Cougar’s Leap offered a unique Sauvignon Blanc rendition – the 2010 Black Rock White which is 70% Semillion, 30% SB and, according to vintner Nils Venge, includes a boost from a one-time barrel of Albarino. Cougar’s Leap was pouring 2 other wines and they were memorable: The 2008 Black Rock Zinfandel with lots of fruit coming through structure and tannins, and which Venge claims with a crooked grin is “17% alcohol.” Reviewers have dubbed it “Ballistic!” Definitely a wine with “Altitude.” I finished with a 2007 Petite Sirah at Cougar’s Leap.
Nils introduced me to Gregory Graham, and I spent quite a bit of time at Greg’s table. Former wine-maker at Rombauer, Graham has been at it for 30 years. At one point he was making 4 different Zinfandels for them. For his own label, he makes only small lots using bins for fermentation. He says this has freed him from the constraints of tank-based wine-making, giving him a lot of flexibility. He was pouring several wines. I tasted the 2009 Gregory Graham Red Hills Bartolucci Vineyard Viognier, one of the nicest Viognier’s I’ve had … and it’s a $16, 13.5% alcohol wine. Graham’s 2007 Grenache was my personal favorite of the day, delivering a mouth-filling intensity and lingering romance of fruit and texture on the palette. The 2008 Cinder Cone was my red blend favorite of the day – 48% Syrah, 24% Cabernet, and 14% each Malbec and Grenache. Big, balanced, and Red. Graham’s wines are well-priced, running from $15-16 for Dry Riesling and Sauvignon Blanc, to a high of $38 for a Sonoma Coast Pinot Noir he wasn’t pouring, and a number of wines in the $18-24 range. Gregory Graham wines represent star-quality wine-making at excellent value pricing.
Rosa d’Oro Aglianico. This is a red varietal grape of Southern Italian regions – Basilicata and Campania – pronounced alianico. I’ve had the Corte Normana from Campania (imported by Salvia Bianca), and heard of one or two Aglianico’s being vinted in California. So I was pleased and surprised to find Pietro Buttitta pouring his family’s estate-grown 2008 Aglianico. It’s a lovely wine expressing the full Aglianico character, if in a smoother, less rustic style than it’s Italian brethren. Well-priced at $18. I tasted the 2008 Barbera, which won a Silver medal in the Chronicle Wine Competition – also a fine wine at the $18 price point.
I decided the only way to cope with the bounty of Rosa d’Oro, is to visit the their Tasting Room in Kelseyville and do some serious sampling of the Primativo, Nebbiolo, Sangiovese, Dolcetto and maybe a Rosato. And in another year or two, they will be bringing out a NegroAmaro! (You read it here first.) Pietro is also a prolific blogger – check him out here.
It’s clear I have a lot to learn about Lake county as a wine region and I’m planning to make a trip. You can find various Lake County Wine events online; next up is the Lake County Wine Auction on Sept 17. The event that interests me most is the People’s Choice Wine Awards and blind tasting on November 5.
I love blind tastings … as long as I can see the view!
One last surprise: Many of Lake County Wineries have active Facebook pages, but there is definitely room for growth in the Twitter realm. The Winery SF’s most recent tweet was in July, nearly 2 months ago. One would expect better care and feeding, especially when you have a high-profile name, location, and over 2000 Twitter followers.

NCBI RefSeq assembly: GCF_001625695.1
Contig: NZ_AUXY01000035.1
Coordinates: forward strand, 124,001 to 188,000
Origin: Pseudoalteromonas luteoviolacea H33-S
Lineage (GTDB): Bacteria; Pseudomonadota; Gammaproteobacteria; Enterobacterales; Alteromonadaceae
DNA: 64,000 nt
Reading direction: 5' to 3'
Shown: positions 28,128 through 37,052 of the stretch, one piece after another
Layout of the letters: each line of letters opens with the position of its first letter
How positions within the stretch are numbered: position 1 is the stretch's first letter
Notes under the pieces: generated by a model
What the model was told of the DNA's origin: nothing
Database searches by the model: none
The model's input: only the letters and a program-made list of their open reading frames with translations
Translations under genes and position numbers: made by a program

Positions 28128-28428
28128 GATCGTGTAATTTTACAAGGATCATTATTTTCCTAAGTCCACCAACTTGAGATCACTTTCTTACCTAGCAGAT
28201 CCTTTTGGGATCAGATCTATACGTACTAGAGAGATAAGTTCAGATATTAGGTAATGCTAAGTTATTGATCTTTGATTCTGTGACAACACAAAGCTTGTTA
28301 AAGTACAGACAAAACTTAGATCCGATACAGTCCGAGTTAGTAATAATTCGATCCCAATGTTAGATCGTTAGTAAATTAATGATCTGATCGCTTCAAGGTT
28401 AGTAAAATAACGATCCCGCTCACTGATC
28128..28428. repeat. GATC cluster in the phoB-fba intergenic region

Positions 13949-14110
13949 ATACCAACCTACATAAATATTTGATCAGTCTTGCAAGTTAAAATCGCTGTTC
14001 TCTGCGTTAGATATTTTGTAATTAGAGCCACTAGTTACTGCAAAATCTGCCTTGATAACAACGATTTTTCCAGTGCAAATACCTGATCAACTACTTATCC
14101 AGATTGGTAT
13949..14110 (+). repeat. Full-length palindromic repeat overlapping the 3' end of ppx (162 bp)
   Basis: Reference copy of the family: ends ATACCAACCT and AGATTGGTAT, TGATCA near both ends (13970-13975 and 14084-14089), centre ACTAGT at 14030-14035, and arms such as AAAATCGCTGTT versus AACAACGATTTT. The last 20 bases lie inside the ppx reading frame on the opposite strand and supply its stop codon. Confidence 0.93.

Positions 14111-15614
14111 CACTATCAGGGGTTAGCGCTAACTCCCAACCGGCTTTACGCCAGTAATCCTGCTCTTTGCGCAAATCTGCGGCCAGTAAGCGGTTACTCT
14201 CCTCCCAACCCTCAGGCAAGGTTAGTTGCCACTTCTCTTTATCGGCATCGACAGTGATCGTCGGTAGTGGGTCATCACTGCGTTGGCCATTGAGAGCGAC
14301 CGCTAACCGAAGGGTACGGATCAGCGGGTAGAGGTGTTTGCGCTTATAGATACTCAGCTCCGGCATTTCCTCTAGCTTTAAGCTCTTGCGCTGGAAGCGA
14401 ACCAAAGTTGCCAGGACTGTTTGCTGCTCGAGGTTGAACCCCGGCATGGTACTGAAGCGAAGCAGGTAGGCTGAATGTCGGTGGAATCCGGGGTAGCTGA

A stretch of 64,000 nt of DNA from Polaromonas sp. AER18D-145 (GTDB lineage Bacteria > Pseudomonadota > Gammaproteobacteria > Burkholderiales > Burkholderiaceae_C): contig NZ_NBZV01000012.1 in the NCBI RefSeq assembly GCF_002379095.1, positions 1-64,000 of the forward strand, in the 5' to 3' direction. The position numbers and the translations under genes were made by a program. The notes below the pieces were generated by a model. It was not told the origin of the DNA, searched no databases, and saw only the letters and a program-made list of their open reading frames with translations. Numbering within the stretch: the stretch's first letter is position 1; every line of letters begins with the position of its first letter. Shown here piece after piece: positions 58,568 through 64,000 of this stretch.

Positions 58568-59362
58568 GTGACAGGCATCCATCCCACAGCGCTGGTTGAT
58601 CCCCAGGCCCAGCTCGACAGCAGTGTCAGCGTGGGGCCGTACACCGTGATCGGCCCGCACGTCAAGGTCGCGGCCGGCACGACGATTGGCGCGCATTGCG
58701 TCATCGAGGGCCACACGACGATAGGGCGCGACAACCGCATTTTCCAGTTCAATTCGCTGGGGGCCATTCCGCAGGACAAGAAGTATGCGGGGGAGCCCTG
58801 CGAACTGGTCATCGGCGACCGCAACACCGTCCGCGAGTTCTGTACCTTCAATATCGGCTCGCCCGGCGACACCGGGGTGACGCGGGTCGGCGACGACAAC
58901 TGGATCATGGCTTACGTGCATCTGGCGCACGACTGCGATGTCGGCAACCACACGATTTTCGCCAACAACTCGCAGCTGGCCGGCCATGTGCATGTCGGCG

Thursday August 18th was #PinotSmackdown day, organized by Ed Thralls of Wine Tonite. As I did for Rick Bakas #Chardonnay day, I hosted a walk around tasting. Click here for Ed's overall summary and the impressions.
Unfortunately most of my 80 attendees didn't vote for #CA as most would have. (I didn't receive any OR, NZ, or French submissions.) Had they, California would have 'won' the Smackdown.
Tasting Pinot in The Greenhouse
Feedback and buzz from the #chardonnay tasting was three times the targeted table capacity so a pre-tasting was held by a panel of judges to narrow it down. I have been evangelizing walk around tastings need to evolve, so by design, this one was kept small and focused.
A few weeks prior a panel of 5 judges consisting of myself, 2 winemakers, and a wine enthusiast tasted through 30 wines bagged, labeled, and divided into regions so that we’d have representation from multiple regions. This sounds like fun, but its actually work, and time consuming way to spend a weekend evening, so many thanks for the help. It helped assure we had a great lineup of Pinot’s for the evening.
The event was also a fundraiser for the YWCA, who assisted with my ABC license. Wineries paid a small table fee of wine or donation to pour. They were required to pour the wine that won, and were allowed to pour a second Pinot if desired, as long as it was currently for sale, no library wines or barrel samples. The event is held in my greenhouse, adjacent to my new vineyard. Tables are setup – the atmosphere is cozy, and enthusiastic.
As an experiment, we had a food truck, Goodeatz, offer food. Unfortunately we fell a few hundred dollars short of goal they needed to be onsite, but those who stayed and ate (self included) raved about the food. They are not available for my planned Sept 23 #Grenache tasting, but I am looking into others.
The 80 attendees were given a 2 page spreadsheet with details on each wine, as well as a final voting sheet to pick their Top 3 choices of the evening. Armed with clipboard, glass, and spitcup, they went in to sample the 19 pinots being poured.